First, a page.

By Sgt. 1st Class Shannon Wright, ASC Public AffairsFebruary 20, 2014
ROCK ISLAND ARSENAL, Ill. -- Sgt. 1st Class Darrick Dupree, Army Sustainment Command, spent part of his Valentine's Day speaking to about 550 Wilson Elementary students in Davenport, Iowa, about being the best they can be, Feb. 14.
Dupree was inducted into the Sgt. Audie Murphy Club in 2009 -- an organization widely known for its involvement in community outreach.
"To me, the Audie Murphy Club meant the elite NCO's in the Army," Dupree said. "I knew I wanted to be a part of that. I also knew that being inducted into the Audie Murphy Club would be a great opportunity for me to do more for my community and family."
On Valentine's Day, Dupree and fellow SAMC member, Master Sgt. Samantha Weatherspoon, Army Contracting Command, spoke to the kids about the importance of setting goals and doing their best. Simultaneously, the school kicked off a new initiative that rewards children for positive behavior in a unique way.
"Wilson Elementary School is starting a coin program," Dupree said. "The program is similar to how we receive coins in the military, in that they will be awarded to kids for outstanding behavior or for an outstanding act of kindness."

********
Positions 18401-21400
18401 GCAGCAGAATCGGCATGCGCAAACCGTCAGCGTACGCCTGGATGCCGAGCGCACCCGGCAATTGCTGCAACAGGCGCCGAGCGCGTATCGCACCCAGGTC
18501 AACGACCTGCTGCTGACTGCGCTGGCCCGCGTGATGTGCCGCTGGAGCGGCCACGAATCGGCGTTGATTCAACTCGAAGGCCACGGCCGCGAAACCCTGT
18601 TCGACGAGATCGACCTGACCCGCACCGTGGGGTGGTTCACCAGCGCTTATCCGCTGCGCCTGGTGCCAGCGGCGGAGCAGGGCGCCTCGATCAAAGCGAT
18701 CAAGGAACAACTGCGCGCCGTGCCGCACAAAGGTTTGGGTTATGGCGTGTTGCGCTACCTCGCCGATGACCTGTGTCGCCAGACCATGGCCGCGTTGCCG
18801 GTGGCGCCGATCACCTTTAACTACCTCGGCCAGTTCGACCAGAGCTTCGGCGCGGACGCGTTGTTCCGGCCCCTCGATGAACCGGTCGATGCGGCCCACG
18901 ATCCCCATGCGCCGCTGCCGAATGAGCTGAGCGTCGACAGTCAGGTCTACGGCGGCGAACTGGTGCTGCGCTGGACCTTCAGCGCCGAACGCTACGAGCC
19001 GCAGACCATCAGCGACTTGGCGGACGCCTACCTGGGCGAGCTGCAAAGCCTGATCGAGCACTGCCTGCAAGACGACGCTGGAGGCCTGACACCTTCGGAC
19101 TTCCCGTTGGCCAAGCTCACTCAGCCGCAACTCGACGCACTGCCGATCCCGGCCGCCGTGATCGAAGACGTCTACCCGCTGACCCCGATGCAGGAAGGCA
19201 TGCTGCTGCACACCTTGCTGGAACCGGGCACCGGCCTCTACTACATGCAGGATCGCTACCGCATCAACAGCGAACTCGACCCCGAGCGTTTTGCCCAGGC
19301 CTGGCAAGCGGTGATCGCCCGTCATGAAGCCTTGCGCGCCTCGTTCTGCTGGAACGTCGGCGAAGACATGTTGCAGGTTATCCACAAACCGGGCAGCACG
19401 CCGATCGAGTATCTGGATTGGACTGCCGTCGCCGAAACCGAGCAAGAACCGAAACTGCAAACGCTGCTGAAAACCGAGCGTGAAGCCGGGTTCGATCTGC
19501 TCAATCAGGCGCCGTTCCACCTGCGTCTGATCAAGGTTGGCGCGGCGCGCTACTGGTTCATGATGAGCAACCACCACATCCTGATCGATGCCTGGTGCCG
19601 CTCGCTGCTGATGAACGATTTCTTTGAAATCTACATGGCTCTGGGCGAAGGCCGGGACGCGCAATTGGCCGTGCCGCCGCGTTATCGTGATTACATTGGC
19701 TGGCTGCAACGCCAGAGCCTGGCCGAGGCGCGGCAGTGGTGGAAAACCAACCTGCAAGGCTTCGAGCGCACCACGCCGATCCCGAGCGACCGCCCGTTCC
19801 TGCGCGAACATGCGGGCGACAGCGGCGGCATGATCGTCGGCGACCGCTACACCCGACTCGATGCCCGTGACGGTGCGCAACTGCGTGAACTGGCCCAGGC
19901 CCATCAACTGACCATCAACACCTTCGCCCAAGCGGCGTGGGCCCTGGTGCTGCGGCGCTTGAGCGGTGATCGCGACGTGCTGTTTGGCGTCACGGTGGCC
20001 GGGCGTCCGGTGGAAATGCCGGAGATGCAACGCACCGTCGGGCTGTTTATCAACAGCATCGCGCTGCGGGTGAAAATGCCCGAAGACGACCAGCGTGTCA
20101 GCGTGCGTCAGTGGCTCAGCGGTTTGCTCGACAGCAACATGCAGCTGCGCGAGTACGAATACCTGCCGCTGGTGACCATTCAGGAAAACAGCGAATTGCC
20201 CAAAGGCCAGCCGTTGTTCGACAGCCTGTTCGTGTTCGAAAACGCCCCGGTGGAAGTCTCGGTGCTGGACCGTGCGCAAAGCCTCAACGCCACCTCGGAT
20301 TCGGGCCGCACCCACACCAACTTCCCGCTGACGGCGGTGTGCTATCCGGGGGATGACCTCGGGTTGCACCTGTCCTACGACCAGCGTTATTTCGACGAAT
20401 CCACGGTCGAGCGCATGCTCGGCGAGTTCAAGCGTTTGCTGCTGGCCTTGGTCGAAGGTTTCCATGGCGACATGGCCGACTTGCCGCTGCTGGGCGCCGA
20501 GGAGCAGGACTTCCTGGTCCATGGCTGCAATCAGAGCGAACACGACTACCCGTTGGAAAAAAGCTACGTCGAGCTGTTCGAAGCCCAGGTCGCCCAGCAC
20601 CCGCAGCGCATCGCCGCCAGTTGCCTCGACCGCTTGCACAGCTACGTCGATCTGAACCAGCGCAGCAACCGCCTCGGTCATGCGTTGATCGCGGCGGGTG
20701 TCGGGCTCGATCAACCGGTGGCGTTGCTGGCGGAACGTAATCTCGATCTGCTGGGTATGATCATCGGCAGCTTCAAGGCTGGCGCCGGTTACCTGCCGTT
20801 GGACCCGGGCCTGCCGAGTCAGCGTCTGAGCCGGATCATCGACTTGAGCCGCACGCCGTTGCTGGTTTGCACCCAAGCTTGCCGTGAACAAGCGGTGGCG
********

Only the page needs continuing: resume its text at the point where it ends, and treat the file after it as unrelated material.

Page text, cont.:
Wilson Elementary is the third school Dupree has spoken at in the Quad Cities.
"One of my greatest joys is seeing the faces of those young ones when you walk in the building with that uniform," he said. "I get joy out of knowing that I can do something that will hopefully one day affect their outlook on life."
RIA garrison commander Col. Elmer Speights Jr. also spoke at the event after the principal and school counselor invited him to mentor some of the students.
"In particular, they would like to have examples of successful male role models in the classrooms, because the majority of their faculty is made up of females," Speights said.
The SAMC was established in 1986 at Fort Hood, Texas, in honor of the famous World War II veteran and Hollywood actor, Audie Murphy.
It started as an exclusive club only at Fort Hood, and expanded to include the entire Army, including the Reserves and National Guard, in the mid-90s.
The club encourages community outreach and involvement from its members.
"There is a misconception around this area that there is a Quad Cities family and a Rock Island Arsenal family," Dupree said. "We [RIA SAMC] believe that by going out into the community, we can bridge the gap between the two and let everyone know in the surrounding areas that we are willing to be a part of the Quad Cities family, that the two can be one."
Dupree says the RIA SAMC has volunteered at many events in the Quad Cities, including donating time at area homeless shelters and in the Big Brothers Big Sisters program.